Operation Sophia, the EU-mission in the Mediterranean, has been making headlines with migrant-rescue operations. The main goal of the mission, however, is to disrupt the networks of migrant smugglers.
The German Navy says the Op Sophia is succeeding in this undertaking.
The EU-operation entered the second, operational phase around four months ago. During this phase, EU naval forces are actively engaging and apprehending smugglers at sea.
According to the International Organization for Migration (IOM), one million people reached Europe over the Mediterranean Sea in 2015. Of those, 154.000 crossed the Central Mediterranean Sea. The IOM estimates that 3.000 people died on this route. The German Navy said they alone rescued 10.000 people.
While the first phase consisted of intelligence gathering regarding the smuggler networks, routes and methods, the second phase allowed EU forces to stop, search and confiscate suspected boats.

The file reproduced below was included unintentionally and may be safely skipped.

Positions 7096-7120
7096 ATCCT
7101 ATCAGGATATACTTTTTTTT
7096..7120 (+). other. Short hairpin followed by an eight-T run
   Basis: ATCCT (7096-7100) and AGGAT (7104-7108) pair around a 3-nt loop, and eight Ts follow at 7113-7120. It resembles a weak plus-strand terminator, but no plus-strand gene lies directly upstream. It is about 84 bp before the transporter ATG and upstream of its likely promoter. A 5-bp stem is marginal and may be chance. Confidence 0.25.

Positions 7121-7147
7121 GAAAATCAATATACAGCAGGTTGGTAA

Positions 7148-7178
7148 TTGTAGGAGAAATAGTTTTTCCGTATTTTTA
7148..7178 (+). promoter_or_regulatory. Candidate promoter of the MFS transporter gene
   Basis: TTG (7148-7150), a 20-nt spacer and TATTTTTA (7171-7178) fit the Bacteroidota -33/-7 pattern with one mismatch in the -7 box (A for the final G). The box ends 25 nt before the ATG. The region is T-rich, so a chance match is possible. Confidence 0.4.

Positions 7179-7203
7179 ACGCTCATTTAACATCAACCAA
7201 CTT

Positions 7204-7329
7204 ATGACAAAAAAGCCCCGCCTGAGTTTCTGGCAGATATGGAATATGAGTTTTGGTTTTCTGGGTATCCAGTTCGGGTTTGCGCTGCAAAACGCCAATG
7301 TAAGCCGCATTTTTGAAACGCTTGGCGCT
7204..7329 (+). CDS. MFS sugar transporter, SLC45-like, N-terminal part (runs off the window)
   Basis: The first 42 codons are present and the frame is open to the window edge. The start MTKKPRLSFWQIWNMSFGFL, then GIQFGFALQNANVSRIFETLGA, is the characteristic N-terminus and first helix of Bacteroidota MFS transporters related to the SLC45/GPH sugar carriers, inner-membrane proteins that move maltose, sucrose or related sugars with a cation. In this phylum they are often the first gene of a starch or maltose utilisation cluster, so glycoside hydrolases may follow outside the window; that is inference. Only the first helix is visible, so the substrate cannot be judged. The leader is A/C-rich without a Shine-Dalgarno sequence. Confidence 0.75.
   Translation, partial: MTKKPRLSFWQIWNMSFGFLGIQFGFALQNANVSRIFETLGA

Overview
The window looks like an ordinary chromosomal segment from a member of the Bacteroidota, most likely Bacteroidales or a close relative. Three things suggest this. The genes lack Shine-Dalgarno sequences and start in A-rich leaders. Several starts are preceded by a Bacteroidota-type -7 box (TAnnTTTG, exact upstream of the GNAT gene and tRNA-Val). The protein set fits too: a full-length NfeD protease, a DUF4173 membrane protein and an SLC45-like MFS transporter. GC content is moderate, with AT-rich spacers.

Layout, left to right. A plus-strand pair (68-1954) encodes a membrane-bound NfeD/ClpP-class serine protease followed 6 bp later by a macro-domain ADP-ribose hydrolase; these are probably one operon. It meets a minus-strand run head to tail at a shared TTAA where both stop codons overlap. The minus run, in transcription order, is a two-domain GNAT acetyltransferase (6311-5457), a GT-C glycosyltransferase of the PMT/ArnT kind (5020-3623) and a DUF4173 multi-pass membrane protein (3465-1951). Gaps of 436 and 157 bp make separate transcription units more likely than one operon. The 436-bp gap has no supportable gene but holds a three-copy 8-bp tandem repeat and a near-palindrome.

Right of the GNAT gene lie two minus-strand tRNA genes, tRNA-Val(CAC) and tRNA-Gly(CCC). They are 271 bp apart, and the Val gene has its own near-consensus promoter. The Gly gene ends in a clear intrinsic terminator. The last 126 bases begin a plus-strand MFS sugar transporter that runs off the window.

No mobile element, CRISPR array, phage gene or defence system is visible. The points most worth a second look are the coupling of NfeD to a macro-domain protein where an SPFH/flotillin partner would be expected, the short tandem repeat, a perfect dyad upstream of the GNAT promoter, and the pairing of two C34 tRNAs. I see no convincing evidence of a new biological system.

The smugglers have therefore been avoiding the high seas since the second phase began, according to the German Navy. Their objective is not to loose their bigger wooden boats to EU units so they can use them again and again.
The smugglers know Operation Sophia forces are still not allowed to seize vessels in territorial waters. This is subject to a UN Security Council Resolution or an authorization from Libya.
Italian authorities have, so far, been able to apprehend 46 suspected smugglers on the basis of intelligence provided by Op Sophia vessels. Moreover, European border protection agency FRONTEX has made 470 arrests. The operation is showing results of a broad engagement in the fight against criminal networks.
22 European Nations are currently engaged with 1.300 soldiers and personnel in Operation Sophia. An Italian Admiral is leading the naval force from the deck of an aircraft carrier. The headquarters in Rome are also under the command of an Italian Admiral.